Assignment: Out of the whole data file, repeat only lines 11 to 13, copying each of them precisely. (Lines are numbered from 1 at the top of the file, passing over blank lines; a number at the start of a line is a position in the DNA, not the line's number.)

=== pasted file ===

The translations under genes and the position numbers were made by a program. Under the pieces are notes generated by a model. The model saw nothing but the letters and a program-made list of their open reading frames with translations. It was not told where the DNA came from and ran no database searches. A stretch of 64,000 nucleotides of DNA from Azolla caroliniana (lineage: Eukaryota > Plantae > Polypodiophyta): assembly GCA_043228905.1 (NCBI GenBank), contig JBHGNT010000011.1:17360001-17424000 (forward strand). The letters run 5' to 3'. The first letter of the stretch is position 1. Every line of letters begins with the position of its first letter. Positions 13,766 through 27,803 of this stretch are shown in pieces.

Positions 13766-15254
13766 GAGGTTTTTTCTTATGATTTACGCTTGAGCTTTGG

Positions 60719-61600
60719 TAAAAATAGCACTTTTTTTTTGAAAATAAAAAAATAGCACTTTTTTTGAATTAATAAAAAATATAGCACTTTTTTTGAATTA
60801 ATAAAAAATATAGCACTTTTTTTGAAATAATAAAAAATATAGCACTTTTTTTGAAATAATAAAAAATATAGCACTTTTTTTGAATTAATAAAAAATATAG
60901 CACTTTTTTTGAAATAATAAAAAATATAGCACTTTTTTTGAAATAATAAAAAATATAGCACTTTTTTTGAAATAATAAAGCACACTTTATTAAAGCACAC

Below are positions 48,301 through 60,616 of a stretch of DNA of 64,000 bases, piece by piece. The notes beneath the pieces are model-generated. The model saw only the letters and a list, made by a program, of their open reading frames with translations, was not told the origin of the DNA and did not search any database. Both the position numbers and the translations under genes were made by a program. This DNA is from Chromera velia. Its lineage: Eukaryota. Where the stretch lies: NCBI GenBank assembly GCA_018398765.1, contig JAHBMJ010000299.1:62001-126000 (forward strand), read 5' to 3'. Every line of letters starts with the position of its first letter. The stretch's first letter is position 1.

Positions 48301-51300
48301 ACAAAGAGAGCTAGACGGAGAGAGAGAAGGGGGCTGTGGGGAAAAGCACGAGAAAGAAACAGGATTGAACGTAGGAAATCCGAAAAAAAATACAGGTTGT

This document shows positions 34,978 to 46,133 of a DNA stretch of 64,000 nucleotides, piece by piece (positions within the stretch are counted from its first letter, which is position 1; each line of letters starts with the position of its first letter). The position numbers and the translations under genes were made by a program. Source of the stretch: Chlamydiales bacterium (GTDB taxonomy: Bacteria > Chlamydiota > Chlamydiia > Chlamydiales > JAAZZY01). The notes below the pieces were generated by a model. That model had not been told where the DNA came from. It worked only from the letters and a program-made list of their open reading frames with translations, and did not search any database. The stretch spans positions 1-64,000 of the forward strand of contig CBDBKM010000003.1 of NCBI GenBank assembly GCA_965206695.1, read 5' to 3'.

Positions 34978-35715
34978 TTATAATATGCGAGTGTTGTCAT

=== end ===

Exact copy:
This document shows positions 34,978 to 46,133 of a DNA stretch of 64,000 nucleotides, piece by piece (positions within the stretch are counted from its first letter, which is position 1; each line of letters starts with the position of its first letter). The position numbers and the translations under genes were made by a program. Source of the stretch: Chlamydiales bacterium (GTDB taxonomy: Bacteria > Chlamydiota > Chlamydiia > Chlamydiales > JAAZZY01). The notes below the pieces were generated by a model. That model had not been told where the DNA came from. It worked only from the letters and a program-made list of their open reading frames with translations, and did not search any database. The stretch spans positions 1-64,000 of the forward strand of contig CBDBKM010000003.1 of NCBI GenBank assembly GCA_965206695.1, read 5' to 3'.

Positions 34978-35715
34978 TTATAATATGCGAGTGTTGTCAT